Understanding Success Criterion 3.3.3: Error Suggestion

Success Criterion 3.3.3 Error Suggestion (Level AA): If an input error is automatically detected and suggestions for correction are known, then the suggestions are provided to the user, unless it would jeopardize the security or purpose of the content.

Intent

The intent of this Success Criterion is to ensure that users receive appropriate suggestions for correction of an input error if it is possible. The WCAG 2.0 definition of "input error" says that it is "information provided by the user that is not accepted" by the system. Some examples of information that is not accepted include information that is required but omitted by the user and information that is provided by the user but that falls outside the required data format or allowed values.

Success Criterion 3.3.1 provides for notification of errors. However, persons with cognitive limitations may find it difficult to understand how to correct the errors. People with visual disabilities may not be able to figure out exactly how to correct the error. In the case of an unsuccessful form submission, users may abandon the form because they may be unsure of how to correct the error even though they are aware that it has occurred.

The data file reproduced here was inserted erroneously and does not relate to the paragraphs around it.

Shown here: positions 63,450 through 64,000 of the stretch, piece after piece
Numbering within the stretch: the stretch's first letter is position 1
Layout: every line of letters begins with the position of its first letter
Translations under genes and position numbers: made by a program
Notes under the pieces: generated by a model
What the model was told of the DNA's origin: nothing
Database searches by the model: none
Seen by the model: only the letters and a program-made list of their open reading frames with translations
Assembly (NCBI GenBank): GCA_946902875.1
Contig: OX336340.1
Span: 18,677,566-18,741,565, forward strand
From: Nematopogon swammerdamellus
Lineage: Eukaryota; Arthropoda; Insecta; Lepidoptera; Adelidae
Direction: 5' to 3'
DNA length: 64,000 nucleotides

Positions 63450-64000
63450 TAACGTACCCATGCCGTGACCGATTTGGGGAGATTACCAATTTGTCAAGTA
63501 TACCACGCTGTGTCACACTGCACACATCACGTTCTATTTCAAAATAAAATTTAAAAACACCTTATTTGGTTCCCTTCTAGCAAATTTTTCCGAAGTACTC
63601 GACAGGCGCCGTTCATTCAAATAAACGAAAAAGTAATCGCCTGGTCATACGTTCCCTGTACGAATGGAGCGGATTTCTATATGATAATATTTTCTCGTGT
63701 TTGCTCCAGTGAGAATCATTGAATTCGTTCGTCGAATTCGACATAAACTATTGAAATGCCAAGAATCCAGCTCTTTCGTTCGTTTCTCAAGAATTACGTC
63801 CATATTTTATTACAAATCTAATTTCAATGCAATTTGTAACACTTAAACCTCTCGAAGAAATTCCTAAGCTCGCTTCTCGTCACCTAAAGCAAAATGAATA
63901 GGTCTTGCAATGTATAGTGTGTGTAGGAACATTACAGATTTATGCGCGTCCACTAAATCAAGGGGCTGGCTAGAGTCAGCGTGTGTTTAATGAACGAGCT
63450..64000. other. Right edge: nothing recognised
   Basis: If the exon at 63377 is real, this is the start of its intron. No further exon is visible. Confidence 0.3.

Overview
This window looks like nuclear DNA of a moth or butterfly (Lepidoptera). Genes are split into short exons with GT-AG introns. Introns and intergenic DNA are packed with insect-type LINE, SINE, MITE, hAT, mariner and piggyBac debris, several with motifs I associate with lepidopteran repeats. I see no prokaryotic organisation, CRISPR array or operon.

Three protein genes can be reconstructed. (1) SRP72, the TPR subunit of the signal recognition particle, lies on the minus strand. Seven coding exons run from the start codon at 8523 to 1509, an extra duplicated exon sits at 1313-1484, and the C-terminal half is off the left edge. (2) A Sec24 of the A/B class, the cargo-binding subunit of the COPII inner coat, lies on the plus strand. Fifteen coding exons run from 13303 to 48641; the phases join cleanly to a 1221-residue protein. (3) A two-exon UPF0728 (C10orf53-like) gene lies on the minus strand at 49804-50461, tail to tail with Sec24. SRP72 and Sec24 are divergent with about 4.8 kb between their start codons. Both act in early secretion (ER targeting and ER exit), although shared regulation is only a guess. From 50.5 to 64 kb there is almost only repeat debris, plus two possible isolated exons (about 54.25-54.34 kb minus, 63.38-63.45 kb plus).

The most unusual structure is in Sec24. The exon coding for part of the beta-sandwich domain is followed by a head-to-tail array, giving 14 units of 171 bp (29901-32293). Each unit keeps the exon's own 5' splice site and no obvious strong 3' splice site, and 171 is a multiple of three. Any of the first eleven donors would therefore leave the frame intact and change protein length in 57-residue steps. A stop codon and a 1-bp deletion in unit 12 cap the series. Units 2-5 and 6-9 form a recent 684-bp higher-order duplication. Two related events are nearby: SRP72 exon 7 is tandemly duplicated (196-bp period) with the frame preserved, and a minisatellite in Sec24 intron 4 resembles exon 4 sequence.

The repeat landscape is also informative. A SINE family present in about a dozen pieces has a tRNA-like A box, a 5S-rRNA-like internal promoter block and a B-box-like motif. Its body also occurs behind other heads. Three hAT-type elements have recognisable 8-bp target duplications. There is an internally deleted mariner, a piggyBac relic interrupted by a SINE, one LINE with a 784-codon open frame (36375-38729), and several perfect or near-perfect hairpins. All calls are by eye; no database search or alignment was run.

The content author may provide the description of the error, or the user agent may provide the description of the error based on technology-specific, programmatically determined information.

Benefits

Examples

Techniques

Each numbered item in this section represents a technique or combination of techniques that the WCAG Working Group deems sufficient for meeting this Success Criterion. However, it is not necessary to use these particular techniques. For information on using other techniques, see Understanding Techniques for WCAG Success Criteria, particularly the "Other Techniques" section.